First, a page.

Northern Ireland

Belfast City Council outlines details of £233m plan for city

The Waterfront Hall would be extended to the back to improve convention facilities
Image caption The Waterfront Hall would be extended to the back to improve convention facilities

Belfast City Council has announced an investment programme worth £233m over the next three years.

Plans include a £20m extension to the Waterfront Hall to make it an international convention venue.

On Wednesday, the council agreed a rates rise of 2.6% from April to help fund the project. They said it was the lowest increase in a decade.

It will mean the average household bill going up by 35p per week and £2.86 for businesses.

The council said the rise was well below the rate of inflation.

It said the money would go into the investment programme and insisted its services would not be cut as a result.

However, money for the project would not just come from rates, but also from Europe and Stormont.

'Overall benefit'

First Minister Peter Robinson said the benefits would be felt outside Belfast.

"It will create jobs in the construction industry, but improve the infrastructure of any city or any country and you improve its job potential and attractiveness to foreign direct investment.

"So it has an overall benefit to the Northern Ireland economy as well as having a direct benefit for the Belfast economy," he said.

Of the £233m, a sum of £150m will be invested in capital projects, £75m will be spent on city regeneration.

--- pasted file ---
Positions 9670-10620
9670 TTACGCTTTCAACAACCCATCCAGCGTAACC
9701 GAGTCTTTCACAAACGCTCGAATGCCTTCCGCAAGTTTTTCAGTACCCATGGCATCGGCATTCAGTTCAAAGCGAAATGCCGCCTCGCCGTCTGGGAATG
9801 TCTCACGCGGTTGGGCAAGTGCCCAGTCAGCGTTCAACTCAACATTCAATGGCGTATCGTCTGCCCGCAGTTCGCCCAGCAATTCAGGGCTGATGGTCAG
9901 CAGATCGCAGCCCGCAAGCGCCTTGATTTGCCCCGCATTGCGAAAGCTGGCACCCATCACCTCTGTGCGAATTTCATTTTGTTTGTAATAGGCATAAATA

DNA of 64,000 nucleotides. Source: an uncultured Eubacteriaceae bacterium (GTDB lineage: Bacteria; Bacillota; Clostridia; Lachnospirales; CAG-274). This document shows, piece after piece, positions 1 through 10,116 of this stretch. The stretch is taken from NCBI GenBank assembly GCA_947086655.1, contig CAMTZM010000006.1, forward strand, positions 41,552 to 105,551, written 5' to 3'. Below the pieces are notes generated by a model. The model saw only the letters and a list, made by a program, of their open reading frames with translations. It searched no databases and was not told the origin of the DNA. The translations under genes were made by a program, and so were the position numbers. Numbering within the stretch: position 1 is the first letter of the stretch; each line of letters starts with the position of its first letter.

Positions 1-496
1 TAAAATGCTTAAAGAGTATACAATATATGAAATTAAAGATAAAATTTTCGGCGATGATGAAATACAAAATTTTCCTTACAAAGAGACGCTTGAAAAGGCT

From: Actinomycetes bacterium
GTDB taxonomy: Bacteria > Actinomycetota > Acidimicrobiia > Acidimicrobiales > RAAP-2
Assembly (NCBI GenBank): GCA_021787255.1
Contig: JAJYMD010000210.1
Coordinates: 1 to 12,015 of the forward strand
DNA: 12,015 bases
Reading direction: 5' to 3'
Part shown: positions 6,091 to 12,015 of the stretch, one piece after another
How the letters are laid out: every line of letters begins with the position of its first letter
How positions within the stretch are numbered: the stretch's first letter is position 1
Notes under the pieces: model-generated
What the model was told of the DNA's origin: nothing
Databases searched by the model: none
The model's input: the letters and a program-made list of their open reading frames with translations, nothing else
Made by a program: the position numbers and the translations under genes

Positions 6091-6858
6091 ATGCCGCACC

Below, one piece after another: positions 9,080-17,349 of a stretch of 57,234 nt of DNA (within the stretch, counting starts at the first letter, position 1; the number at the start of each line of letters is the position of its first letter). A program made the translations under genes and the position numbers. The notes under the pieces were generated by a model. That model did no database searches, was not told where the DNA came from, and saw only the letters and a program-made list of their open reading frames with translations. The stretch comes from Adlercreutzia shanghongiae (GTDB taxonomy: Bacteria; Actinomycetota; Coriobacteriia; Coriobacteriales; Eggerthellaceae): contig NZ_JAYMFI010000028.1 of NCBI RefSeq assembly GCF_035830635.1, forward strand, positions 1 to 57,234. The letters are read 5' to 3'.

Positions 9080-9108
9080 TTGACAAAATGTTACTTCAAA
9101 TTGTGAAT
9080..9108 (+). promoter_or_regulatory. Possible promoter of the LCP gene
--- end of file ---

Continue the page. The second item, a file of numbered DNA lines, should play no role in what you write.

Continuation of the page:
The Waterfront Hall will be just one of a number of areas to benefit, with significant spending also earmarked for council leisure facilities and the old Floral Hall building within the grounds of Belfast Zoo.

There will also be a £3m upgrade to the Mary Peters Athletics track.

A total of £34m is pledged to support economic growth and £29m for community development.

Projects include making a new welcome centre for visitors, sprucing up parks, building new sports pitches and providing more alley gates across the city.

The aim of the programme is to support business and create employment. It has cross-party support.


Tim Attwood, SDLP, said it was a remarkable moment.

"We have to have ambition for this city," he said.

"This is only the beginning of the journey, hopefully, that collectively this council can now start looking at a 20-year plan and set out a vision for that."

John Armstrong of the Construction Employers Federation said the announcement was "an excellent start" and "very positive news".

"It is great news and not just from the perspective of the construction industry," he said.

"This is key to getting the economy going. Belfast City Council is setting a great example that we hope other councils will follow."

Mr Armstrong said it would create employment quickly at a time when unemployment, particularly among young people, is high.

"It creates investment and it gets people back into work," he said.

Roger Pollen of the Federation of Small Businesses said: "This is a remarkable coming together of different bodies, organisations and political mindsets.

"We would like to see other councils taking the lead set by Belfast."

The full extent of the multi-million pounds development was revealed to political and business leaders at the Waterfront Hall later on Thursday.

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